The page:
Nov 05, 2012 10:26 PM GMT
This could pave the way for the continued development of other alternative energy without the need for continued subsidies.
An investment group that includes Bill Gates and Peter Thiel, the co-founder of PayPal and the first outside investor in Facebook Inc. FB +0.33%, has poured $37.3 million into LightSail Energy, a three-year-old start-up dreamed up by a Princeton graduate school dropout. Thiel led the investment.
Danielle Fong, now 25, said it took LightSail about a year to raise the Series D funding because investors are more wary of clean technology since solar power company Solyndra spectacularly failed in 2011. Solyndra burned through nearly $1 billion from private investors and more than $500 million in Department of Energy loans before declaring bankruptcy.
LightSail has found investors “who can truly think for themselves,” she said.
While wind produces energy when it’s blowing and the sun when it’s shining, storing renewable energy in large quantities, for ongoing use, is tricky. Common approaches have included electrochemical batteries, mechanical devices such as flywheels, and liquefied air.
“The overall problem of how to store large amounts of energy is one we’ve been working on for a century without a lot of success,” said co-founder and Chief Executive Steve Crane. “We’re good at cell phone and laptop batteries and maybe scaling to run cars, but that’s as far as we’ve gone successfully up to now.”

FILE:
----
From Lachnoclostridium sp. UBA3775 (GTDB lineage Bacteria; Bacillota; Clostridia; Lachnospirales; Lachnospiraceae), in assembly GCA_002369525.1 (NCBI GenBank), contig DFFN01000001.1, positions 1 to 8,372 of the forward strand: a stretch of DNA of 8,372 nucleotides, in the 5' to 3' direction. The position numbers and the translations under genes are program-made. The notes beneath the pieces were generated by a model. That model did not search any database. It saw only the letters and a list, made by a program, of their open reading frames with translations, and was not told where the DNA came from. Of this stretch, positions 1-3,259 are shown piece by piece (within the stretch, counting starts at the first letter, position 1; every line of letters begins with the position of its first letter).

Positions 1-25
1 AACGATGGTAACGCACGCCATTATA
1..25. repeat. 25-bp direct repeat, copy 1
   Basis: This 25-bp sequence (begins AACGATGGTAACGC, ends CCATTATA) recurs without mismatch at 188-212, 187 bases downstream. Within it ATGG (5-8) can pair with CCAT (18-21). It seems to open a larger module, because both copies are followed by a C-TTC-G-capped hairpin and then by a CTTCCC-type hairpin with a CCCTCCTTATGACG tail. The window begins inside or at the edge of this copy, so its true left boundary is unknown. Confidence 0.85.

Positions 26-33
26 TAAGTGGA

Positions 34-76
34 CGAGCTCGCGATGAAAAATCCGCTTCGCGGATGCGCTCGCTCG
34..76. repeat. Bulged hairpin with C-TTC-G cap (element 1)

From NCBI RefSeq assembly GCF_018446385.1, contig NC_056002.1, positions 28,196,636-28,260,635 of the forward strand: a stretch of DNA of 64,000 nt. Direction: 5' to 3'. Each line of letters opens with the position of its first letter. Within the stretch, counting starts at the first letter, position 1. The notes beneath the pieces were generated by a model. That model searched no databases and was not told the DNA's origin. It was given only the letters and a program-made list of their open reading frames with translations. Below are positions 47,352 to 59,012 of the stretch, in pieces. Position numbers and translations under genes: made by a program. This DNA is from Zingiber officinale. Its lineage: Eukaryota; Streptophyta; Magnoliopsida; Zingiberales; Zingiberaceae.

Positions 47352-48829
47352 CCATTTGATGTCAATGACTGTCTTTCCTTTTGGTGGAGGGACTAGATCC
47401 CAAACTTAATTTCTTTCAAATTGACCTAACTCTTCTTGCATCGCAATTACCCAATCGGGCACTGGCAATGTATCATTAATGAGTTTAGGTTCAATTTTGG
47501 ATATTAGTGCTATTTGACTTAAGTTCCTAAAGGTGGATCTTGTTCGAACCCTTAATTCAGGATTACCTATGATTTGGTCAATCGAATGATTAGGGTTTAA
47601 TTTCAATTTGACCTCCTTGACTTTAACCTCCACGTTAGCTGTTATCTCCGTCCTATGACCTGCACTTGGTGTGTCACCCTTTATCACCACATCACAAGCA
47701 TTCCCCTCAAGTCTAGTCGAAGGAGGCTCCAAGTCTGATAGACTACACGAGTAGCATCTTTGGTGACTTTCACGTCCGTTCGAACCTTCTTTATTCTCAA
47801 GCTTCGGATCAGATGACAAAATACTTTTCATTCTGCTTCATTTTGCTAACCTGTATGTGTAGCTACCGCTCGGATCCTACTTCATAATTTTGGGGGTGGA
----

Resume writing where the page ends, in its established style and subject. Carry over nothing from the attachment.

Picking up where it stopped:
Fong, who at the time she co-founded the company had dropped out of a Ph.D. program at Princeton University that she began when she was 17, began thinking that water and compressed air could be combined to solve the energy storage problem. Water spray, because of its high surface area and heat capacity, would work extremely well as a heat exchanger, she reasoned. [...]
The technology intrigued Gates, the Microsoft co-founder who is a limited partner in Khosla Ventures, a LightSail backer since 2009. Thiel, who created controversy last year when he declared at a TechCrunch conference in San Francisco that clean-tech was a “disaster,” was also convinced.
In a statement, Thiel said that “it’s time to find honest companies that can develop technologies that stand on real innovation instead of the backs of taxpayers.”
Two competitors, General Compression and SustainX, are also working on technology that uses compressed air to store energy. Both companies have received funding from the U.S. Department of Energy. Crane said LightSail was rejected in its bid for Department of Energy funding, though he wouldn’t rule out pursuing government funding in the future.
LightSail is now in talks with potential customers, which include solar and wind developers and large industrial companies that want more control over their power supplies, Crane said. Over time, he said, the technology should cease to be exotic and will become “mainstream, grid-scale energy technology.”
First, though, the company has to ship products. LightSail’s website depicts them as air storage tanks with power units that can fit inside shipping containers. They are now likely due in 2014.